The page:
Converting flood storage to water supply in Joe Pool Lake could help North Texas weather droughts and allow the Trinity River Authority to provide water when it is scarce, but first the Authority must determine if there is a benefit to doing so.
Yu Zhang, an associate professor in the Civil Engineering Department at The University of Texas at Arlington, and Victoria Chen, a professor in the Industrial, Manufacturing and Systems Engineering Department, are using a $50,000 TRA grant to build models and test software that will help the agency make a decision. Should the TRA decide to convert flood storage, the U.S. Army Corps of Engineers will make the final determination whether to proceed.
The Trinity River Authority owns rights to the water in the conservation pool but has contractual obligations to four cities around the lake. Conversion of water in the flood storage pool to water conservation pool would allow TRA to store treated wastewater, or return flow, in wet years. This stored return flow can be sold during droughts to help meet the water demand. The extra storage can also be used as part of a system operation to maximize existing supplies. The flood storage pool also provides a barrier for flooding, preventing water flow downstream, so it is important to determine how much of the lake can be used before it loses that capability.
"The Trinity River Authority has an intrinsic interest in knowing the limitations of conversion and being able to maximize the supply derived from the conversion," Zhang said.
"Reused water is becoming an increasingly precious resource, and we're trying to bring synergy between UTA researchers and the Authority to determine how best to use it to reduce the threat of drought in the region."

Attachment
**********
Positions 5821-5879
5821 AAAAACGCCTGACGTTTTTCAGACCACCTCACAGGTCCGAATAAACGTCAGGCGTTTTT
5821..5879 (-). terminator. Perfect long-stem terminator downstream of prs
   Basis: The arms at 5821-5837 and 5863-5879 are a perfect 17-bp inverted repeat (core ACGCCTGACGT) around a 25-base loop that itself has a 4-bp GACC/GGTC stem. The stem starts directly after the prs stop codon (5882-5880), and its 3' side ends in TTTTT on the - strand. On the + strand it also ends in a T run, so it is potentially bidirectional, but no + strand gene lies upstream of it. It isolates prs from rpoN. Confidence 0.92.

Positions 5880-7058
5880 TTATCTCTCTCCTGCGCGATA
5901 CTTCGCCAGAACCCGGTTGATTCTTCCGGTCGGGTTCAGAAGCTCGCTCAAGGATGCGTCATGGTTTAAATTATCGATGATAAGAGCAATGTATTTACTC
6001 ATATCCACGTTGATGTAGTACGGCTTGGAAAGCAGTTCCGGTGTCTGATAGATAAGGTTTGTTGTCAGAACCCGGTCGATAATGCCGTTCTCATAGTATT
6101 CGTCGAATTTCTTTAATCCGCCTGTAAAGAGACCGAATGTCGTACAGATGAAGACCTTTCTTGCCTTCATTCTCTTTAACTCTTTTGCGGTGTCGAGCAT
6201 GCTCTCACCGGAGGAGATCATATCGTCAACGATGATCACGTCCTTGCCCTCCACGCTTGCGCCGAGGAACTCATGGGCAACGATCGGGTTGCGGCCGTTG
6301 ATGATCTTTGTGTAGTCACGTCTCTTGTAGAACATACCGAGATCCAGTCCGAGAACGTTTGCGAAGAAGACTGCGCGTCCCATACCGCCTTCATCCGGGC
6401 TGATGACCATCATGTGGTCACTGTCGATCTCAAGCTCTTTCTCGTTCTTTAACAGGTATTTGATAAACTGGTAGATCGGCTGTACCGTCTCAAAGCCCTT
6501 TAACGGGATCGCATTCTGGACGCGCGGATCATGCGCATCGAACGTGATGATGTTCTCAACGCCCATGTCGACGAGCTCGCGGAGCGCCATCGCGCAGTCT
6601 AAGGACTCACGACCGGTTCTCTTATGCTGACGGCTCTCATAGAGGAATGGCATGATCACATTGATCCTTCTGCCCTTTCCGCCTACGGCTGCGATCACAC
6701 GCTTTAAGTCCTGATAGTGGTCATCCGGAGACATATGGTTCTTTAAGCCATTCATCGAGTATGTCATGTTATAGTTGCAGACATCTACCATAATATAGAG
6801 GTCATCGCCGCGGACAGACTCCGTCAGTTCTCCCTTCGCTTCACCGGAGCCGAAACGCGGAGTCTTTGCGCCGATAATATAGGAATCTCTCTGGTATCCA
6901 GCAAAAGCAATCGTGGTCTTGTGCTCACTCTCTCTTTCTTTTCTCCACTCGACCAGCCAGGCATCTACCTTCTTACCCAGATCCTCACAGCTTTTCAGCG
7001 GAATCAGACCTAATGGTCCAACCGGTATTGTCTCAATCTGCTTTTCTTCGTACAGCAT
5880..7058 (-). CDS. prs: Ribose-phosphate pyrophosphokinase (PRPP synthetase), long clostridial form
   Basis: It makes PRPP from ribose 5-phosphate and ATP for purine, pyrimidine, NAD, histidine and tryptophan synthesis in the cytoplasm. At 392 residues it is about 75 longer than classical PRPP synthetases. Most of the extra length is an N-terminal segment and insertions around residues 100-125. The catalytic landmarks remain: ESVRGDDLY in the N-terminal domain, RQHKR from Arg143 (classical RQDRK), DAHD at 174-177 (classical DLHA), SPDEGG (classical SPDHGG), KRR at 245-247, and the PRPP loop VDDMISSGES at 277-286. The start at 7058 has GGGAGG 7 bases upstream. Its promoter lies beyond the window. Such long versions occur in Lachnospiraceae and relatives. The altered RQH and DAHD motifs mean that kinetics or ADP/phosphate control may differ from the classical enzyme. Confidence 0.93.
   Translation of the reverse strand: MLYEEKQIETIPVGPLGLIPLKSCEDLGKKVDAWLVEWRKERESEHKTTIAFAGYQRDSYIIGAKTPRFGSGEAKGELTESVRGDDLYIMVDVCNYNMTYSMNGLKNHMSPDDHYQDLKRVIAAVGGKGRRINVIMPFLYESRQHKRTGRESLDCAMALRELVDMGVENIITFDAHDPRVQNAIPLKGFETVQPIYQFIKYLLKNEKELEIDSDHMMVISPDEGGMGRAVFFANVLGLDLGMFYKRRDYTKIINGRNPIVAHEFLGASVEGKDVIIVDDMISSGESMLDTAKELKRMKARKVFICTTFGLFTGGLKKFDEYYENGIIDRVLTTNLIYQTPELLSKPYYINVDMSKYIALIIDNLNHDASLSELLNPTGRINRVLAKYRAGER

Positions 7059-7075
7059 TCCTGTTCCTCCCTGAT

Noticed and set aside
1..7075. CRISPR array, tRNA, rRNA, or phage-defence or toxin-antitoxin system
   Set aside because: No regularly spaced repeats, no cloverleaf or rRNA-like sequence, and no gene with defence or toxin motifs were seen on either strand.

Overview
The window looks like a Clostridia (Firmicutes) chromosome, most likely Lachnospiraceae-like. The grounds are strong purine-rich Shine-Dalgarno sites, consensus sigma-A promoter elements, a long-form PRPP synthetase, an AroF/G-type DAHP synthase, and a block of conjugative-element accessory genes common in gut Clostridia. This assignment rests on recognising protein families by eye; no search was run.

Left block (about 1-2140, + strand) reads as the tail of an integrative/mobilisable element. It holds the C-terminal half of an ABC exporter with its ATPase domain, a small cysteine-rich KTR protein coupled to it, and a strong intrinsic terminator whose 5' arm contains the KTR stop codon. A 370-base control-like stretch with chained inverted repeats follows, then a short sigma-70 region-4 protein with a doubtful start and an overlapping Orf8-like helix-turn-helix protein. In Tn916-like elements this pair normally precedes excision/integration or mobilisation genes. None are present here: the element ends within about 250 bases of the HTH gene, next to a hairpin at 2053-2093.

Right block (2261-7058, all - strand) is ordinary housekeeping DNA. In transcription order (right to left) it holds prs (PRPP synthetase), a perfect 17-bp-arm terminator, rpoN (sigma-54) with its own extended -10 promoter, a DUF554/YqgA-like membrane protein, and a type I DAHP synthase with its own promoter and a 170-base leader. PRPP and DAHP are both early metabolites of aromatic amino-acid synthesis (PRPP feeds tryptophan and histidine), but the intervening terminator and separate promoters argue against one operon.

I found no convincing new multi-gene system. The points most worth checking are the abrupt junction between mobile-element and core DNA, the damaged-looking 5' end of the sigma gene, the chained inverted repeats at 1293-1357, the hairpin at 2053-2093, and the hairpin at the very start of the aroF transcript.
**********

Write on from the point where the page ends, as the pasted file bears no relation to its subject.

There are costs associated with conversion, and Zhang and Chen are creating models based on real rainfall data under wet and dry conditions to show the Authority how it could determine how much of the flood storage it could convert while maintaining cost-effectiveness and maximizing revenue from selling the treated wastewater.
Chen and doctoral student Srividya Sekar are developing a linear program to model how much flood storage to convert, while Zhang and doctoral student Amin Daghighi will use two different software tools to simulate actual operations using the output from the linear program, then make a recommendation to the Authority as to which software would be best for its needs.
Zhang and Chen's research is an example of innovative thinking in the area of data-driven discovery and sustainable urban communities, two of the themes of UTA's Strategic Plan 2020: Bold Solutions | Global Impact, said Ali Abolmaali, Tseng Huang Endowed Chair and Professor in the Department of Civil Engineering.
"It is no secret that water is a major issue in Texas and the unprecedented growth of the DFW Metroplex strains the water supply exponentially," Abolmaali said.
"Conversion has become a topic of national interest, especially in other drought-prone states like California, so the Authority has a genuine interest in seeing if it makes sense here. Dr. Zhang and Dr. Chen's expertise and providing recommendations based on real data will better enable the Authority to make an informed decision that works for all of those involved."